International Business Law (International Trade Degree-ULE). Lesson 1. (1.1 and 1.2). Notes for non jurists.

el 12 septiembre, 2019 en Derecho de los Negocios Internacionales International Business Law. Grado Comercio Internacional, Régimen jurídico del mercado. Grado Comercio Internacional

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1. Foreword. Structure of International Business Law.


  • Law is the science that deals with facts, acts and relationships between different subjects. It analyzes them according to legal systems.
  • International trade is a discipline related to International Transactions of an economic nature.
  • Actors in International Trade include individuals,  companies, States, International Organisations, among others
  • International business law, studies the relationships between private entities with cross-border implications

Institutional Structure of IBL

The main actors of International Business Law are:

  • The sovereign States are among the Institutional actors of International Law.  They are also actors in International Trade, but they are mainly excluded as subjects of study in this course (IBL), except in so far as they approve Laws and Regulations, they have justice-making powers through Courts of Justice and Judges etc.
  • States regulate IBL. In Spain, in accordance with Article 149-1, the State has exclusive competence over (…) : 3 International Relations. 6 Commercial Law. 9. Legislation on Intellectual Property. 10. Customs and tariff regime, foreign trade.
International Organisations and «multilateral arrangements», both of the public sector:  
  • Its Members are States,
  • They belong to the «Public Sector» of the economy
  • They can have legislative power when this power has been recognised to them by the States that create the International Organisation. Most times they prepare International Agreements and Treaties that do not acquire legal mandatory status until they are ratified by the States. Also, the International Organisations are a source of Recommendations, Guides, Model Laws and other pieces of «soft law».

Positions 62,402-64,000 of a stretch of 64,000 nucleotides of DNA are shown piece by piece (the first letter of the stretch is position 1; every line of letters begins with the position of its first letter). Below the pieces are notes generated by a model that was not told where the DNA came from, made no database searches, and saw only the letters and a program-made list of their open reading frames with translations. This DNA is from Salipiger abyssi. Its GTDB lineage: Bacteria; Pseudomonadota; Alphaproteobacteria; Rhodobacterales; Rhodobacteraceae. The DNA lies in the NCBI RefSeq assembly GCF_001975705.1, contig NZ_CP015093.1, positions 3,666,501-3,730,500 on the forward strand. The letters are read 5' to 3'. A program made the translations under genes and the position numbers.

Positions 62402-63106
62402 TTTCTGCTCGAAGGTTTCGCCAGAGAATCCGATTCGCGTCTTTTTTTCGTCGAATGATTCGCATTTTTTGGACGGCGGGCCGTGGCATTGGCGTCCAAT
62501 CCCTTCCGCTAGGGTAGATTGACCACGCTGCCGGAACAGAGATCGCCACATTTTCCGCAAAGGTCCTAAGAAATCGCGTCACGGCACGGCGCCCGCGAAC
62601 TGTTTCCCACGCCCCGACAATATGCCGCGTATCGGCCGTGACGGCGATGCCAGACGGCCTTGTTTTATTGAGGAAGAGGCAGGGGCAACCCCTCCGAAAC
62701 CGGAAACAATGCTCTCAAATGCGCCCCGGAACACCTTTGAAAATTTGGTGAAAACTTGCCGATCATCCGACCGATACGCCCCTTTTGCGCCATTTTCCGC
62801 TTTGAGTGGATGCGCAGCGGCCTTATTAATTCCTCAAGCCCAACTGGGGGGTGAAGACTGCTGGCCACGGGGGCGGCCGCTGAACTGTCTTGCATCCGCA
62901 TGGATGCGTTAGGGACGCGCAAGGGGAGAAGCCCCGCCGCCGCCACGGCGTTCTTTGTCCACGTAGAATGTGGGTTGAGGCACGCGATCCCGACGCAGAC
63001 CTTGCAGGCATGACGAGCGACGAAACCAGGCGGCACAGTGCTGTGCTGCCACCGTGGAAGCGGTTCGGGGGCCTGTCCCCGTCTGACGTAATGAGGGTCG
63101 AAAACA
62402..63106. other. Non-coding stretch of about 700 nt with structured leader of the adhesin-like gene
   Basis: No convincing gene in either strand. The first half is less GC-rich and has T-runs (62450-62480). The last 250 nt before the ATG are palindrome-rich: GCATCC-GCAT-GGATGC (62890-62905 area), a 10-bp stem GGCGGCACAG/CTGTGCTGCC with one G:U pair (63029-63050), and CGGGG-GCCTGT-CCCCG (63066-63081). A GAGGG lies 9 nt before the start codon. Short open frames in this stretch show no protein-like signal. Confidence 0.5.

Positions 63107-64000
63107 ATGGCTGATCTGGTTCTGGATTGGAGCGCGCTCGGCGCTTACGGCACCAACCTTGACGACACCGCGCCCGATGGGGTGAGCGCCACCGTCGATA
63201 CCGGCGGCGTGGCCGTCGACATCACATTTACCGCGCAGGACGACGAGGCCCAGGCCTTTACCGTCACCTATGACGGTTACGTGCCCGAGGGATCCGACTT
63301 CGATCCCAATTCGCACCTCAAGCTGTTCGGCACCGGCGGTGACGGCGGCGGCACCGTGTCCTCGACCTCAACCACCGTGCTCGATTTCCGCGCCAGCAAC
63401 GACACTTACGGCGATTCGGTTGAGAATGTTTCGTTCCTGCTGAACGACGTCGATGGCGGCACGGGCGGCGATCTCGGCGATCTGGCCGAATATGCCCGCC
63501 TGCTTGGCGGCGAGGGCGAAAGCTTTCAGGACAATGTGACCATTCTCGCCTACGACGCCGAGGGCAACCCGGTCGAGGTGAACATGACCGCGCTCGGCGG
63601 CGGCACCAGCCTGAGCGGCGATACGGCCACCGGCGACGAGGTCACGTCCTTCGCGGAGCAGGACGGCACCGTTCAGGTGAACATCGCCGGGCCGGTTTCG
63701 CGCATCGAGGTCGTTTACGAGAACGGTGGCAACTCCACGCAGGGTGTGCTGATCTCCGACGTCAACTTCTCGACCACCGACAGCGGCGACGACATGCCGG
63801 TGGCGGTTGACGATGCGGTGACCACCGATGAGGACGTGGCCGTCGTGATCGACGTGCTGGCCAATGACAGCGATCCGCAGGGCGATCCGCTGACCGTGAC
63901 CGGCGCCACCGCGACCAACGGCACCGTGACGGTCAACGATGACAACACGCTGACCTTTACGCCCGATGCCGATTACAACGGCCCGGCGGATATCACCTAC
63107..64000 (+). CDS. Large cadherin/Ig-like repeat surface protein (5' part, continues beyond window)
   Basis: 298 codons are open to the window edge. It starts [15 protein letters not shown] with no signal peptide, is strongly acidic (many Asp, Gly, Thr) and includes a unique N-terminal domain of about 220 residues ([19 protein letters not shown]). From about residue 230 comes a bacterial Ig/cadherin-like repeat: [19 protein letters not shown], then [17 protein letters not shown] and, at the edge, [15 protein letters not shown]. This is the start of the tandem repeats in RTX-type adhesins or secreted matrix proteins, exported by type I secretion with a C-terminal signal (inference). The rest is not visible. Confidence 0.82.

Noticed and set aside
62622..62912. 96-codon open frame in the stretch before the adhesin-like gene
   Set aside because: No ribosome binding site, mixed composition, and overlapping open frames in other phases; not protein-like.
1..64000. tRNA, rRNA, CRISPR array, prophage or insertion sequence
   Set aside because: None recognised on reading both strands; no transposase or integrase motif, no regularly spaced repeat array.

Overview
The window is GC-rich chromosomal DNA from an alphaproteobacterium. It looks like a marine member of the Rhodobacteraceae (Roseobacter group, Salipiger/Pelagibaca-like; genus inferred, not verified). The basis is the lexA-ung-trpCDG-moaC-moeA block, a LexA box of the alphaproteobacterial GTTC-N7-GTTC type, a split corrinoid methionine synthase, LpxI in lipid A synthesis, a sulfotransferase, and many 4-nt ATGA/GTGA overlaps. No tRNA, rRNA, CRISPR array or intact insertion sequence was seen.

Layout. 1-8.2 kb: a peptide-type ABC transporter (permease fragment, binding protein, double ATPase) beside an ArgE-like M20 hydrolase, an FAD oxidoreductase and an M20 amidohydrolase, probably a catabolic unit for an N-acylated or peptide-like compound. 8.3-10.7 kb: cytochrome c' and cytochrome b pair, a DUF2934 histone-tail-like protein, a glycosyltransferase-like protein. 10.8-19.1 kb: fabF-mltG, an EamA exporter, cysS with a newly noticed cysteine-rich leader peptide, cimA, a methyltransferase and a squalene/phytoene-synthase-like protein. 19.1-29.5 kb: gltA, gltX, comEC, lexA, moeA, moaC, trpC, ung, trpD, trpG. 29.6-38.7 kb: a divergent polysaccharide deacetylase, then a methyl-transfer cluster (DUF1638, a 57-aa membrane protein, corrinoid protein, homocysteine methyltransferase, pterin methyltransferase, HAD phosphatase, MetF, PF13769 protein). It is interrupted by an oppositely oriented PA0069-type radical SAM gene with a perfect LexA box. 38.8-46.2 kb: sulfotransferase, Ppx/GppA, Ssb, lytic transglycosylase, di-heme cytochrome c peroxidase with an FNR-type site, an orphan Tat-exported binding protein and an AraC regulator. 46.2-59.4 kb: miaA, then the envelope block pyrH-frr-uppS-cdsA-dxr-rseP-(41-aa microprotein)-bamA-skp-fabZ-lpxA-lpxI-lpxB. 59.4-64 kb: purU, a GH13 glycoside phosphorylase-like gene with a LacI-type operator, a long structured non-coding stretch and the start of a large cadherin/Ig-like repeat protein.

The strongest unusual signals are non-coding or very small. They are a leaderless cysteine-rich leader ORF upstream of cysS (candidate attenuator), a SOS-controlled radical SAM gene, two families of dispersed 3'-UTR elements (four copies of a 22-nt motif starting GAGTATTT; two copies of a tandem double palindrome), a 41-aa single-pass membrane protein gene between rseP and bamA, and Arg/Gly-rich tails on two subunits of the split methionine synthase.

• Some International Organisations become members of other nternational Organisations.
  • Examples:
  • GATT,  General Agreement on Trade and  Tariffs  This is an International,  Multilateral Agreement. Originally signed in 1948, covering International Trade on Goods. The Gatt itself is not an International Organisation. Before 1995, its members met up in «Rounds» to deal with specific aspects of IT. In 1995 by the end of its «Uruguay Round», at the Marrakech Summit, its members created the World Trade Organisation (WTO), an International Organisation with main Headquarters. After 1995. Today,  GATT operates through a General Council, within WTO
  • G 20. The G20 (or G-20 or Group of Twenty) is an international forum for the Financial Ministers and Central  Bank Governors from 20 major economies. Founded in 1999, the G20 aims to discuss policy issues pertaining to the promotion of international financial stability. after its inaugural leaders’ summit in 2008, its leaders announced on 25 September 2009 that the group would replace the G8 as the main economic council of wealthy nations.
Please note that there are different types of International Organisations. Here, we classify them in «generations»